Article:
I was just an unassuming 10-year-old kid when I sat on the couch one night and put on the PBS show Frontier House. The premise is that three families have to “live on the frontier” and imitate life in Montana in 1883.
At first it was entertaining, watching one family’s teenage daughters sob over the idea of not wearing makeup for six months. Then the camera focused on a tree stump in the yard, and I didn’t really understand why there was somber music in the background.
A chicken came into view, and then the father of the family. He was holding the chicken by its feet in one hand and a hatchet in the other. Chicken on the stump, he swung – and missed.
Before he could give it another try, I ran over to the TV, heart racing, and frantically hit the on/off switch. I then began to cry uncontrollably at the horror of it all.
If I remember correctly, my family served chicken that night.
I don’t think I ate it.
It took me until after college to “officially” become a vegetarian, but there were many years in between that I avoided thinking about processing animals for meat, and when possible, avoided eating it, too. I just couldn’t stomach it.
When I stopped eating meat all together three years ago, I made myself a promise: I’ll only consume it again if I can raise, care for and kill it myself, all in a humane way.
I didn’t see any of that ever happening.
Then I began my job at the Monitor.
I encouraged my editors to let me pursue a farm and food beat, having previously worked in Vermont and seen the value placed on agriculture there.
Understanding food supply and culture, I thought, was relevant in any state, even if it’s not home to Ben & Jerry’s and Cabot cheese. We all have to eat.
Much to my own surprise, I then pitched my slightly disbelieving editors an idea: What if I followed a pig from birth to slaughter? In a time when local food is a growing trend, wouldn’t it be interesting (and important) to learn exactly how it’s raised?
I was feeling brave about the story, having just read an essay by another 20-something vegetarian who decided to buy her own chicken to slaughter and eat. I was taken aback at how I felt after reading the piece: less horrified, and more in awe of the intimate experience she had killing her own food.
As she described it, it wasn’t violent, but quiet and methodical. It wasn’t a cruel act, but a respectful process acknowledging the animal’s life with gratitude for what it would be supplying.
And the resulting chicken soup – made with a day’s worth of labor, mindfulness of its source, and totally self-sufficiently – was the best, the author said, she’d ever tasted.
In my case, I didn’t raise the pig myself. I was lucky enough to know Carole Soule, a Loudon farmer who is passionate about local food.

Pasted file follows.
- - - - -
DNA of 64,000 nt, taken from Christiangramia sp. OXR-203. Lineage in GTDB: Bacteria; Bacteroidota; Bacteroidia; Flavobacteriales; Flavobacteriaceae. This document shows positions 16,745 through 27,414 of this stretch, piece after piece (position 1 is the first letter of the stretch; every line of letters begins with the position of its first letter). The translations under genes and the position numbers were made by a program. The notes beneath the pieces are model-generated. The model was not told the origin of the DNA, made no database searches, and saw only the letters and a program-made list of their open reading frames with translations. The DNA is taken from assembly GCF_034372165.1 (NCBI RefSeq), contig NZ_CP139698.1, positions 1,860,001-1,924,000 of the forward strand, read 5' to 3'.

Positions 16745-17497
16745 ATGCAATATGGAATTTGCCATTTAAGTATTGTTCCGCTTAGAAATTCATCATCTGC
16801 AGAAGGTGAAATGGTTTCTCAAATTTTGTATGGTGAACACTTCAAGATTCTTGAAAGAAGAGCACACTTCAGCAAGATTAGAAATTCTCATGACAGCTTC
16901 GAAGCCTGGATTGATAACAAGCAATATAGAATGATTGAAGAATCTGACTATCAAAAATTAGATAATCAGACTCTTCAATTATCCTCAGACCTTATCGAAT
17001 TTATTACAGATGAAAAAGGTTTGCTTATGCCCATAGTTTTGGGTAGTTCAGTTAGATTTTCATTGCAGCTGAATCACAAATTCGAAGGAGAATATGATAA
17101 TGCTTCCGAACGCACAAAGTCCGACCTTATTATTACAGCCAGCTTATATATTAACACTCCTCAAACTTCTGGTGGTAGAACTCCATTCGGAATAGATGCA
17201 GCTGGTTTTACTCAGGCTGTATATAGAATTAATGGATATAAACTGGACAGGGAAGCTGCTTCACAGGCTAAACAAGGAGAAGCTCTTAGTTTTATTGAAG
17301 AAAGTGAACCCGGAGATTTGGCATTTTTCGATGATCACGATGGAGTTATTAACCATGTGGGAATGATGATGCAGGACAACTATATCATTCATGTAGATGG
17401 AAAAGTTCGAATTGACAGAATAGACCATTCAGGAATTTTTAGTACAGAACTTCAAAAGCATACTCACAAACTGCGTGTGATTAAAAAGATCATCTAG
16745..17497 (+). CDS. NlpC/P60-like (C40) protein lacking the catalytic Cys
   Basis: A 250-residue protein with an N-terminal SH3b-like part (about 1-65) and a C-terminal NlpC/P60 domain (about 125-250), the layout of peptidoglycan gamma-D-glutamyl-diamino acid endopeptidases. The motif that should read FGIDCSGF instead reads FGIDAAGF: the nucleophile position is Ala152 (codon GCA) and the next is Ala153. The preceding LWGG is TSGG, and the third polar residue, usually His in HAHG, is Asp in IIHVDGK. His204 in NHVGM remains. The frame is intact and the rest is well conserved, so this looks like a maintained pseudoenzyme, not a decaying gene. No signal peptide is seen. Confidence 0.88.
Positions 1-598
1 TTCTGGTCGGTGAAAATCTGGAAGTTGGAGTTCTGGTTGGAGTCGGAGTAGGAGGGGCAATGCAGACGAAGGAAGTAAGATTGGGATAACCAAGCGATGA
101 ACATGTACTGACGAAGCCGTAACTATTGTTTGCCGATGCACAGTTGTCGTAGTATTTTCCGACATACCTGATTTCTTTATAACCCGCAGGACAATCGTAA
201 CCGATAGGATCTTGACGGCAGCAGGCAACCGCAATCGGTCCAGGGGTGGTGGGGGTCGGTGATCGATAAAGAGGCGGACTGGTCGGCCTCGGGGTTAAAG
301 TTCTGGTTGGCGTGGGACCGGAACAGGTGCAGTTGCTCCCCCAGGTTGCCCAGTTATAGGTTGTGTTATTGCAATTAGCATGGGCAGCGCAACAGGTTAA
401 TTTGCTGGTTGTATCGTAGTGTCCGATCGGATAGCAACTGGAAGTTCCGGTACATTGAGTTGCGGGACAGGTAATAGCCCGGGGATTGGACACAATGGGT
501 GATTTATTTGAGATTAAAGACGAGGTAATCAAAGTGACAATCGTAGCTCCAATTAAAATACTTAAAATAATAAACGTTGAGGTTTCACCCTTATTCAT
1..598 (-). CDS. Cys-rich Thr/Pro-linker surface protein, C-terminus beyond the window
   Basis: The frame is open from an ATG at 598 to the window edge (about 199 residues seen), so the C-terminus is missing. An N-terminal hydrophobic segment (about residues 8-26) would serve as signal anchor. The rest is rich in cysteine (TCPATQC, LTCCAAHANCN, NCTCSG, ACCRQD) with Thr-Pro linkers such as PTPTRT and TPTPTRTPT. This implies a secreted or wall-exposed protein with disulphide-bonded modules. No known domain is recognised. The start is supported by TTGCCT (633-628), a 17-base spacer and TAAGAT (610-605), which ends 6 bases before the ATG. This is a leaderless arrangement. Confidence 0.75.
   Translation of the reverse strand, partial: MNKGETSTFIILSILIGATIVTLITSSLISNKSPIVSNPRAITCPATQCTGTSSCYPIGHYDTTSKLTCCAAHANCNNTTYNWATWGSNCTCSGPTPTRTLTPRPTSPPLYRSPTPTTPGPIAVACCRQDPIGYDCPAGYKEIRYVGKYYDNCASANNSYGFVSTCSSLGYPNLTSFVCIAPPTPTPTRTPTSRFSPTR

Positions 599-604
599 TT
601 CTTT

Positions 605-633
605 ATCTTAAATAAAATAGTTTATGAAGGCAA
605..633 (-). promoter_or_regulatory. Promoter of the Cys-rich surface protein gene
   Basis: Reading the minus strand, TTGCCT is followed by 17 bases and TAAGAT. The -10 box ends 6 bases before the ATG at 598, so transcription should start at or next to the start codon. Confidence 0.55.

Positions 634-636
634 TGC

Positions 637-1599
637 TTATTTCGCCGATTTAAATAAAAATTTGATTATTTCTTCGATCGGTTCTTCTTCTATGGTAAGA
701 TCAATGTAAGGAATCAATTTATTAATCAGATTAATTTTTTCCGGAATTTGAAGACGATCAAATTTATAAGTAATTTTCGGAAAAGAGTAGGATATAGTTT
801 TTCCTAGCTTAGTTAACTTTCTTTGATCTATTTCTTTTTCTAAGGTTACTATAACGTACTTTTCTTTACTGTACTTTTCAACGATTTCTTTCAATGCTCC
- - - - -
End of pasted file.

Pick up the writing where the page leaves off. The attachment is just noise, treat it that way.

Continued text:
She let me visit a pink heritage pig, which I dubbed Pink 2.0, every two weeks after he was born on Valentine’s Day (there was an original “Pink,” though the piglet lived only a week before being fatally injured by her mother).
Though he wasn’t in my backyard, I got to know Pink 2.0 pretty well. I held him when he was still small enough for me to, and when he got bigger, he let me rub his belly, scratch behind his ears and put my camera right up to his snout.
I witnessed him eating and sleeping, playing with his sibling pigs, and even getting castrated. Any romantic notions I had about farming were all at once shattered and reinforced.
And while I started out the project in February with some trepidation about the end – the slaughter of Pink 2.0 – that feeling grew less as time went on. Death was still an uncomfortable, but not unthinkable, conclusion.
That’s not because I’m cold-hearted or was immune to Pink 2.0’s cuteness. As anyone who knows me will tell you, I love animals probably more than the average person and go out of my way to be around them.
But the longer I was immersed in the pork-raising process through my reporting, the less barbaric Pink 2.0’s slaughter seemed. When we were actually at PT Farm in North Haverill and when I looked through a door and a window at the “kill floor,” my stomach didn’t turn. Instead, I was gratified to see no suffering pigs, to hear no frantic squeals, and to know that the process was quick, as stress-free as possible, and done with the best of intentions.
When I returned to Miles Smith Farm a week later, it was the first time I felt unconflicted about purchasing meat. I knew full well what had gone into it. I also understood the price another being paid to nourish me and the others I would be cooking for.
On the day of the slaughter, I drove through the White Mountains and silently gloried in the setting golden sun. I knew Pink 2.0 was gone by then, and I grieved that his last moment of consciousness was in a chute of a sterile, white-walled room. Meanwhile, I was still here, experiencing the beauty of another evening.
It’s not a perfect setup, humans having the ability to empathize as well as the carnivorous desire to eat meat. But it seemed like a waste of a life – and of a special relationship – to not fully express my thanks for Pink 2.0.
So I ate some of the pork chops and ground pork nachos we made with the meat, timidly at first, and then with enthusiasm.
As we chewed, one of my co-workers said something to me that may have been half-joking, but came across as a deep, comforting truth.
“Now,” he said, “Pink 2.0 will always be a part of you.”
(Elodie Reed can be reached at 369-3306, firstname.lastname@example.org or on Twitter @elodie_reed.)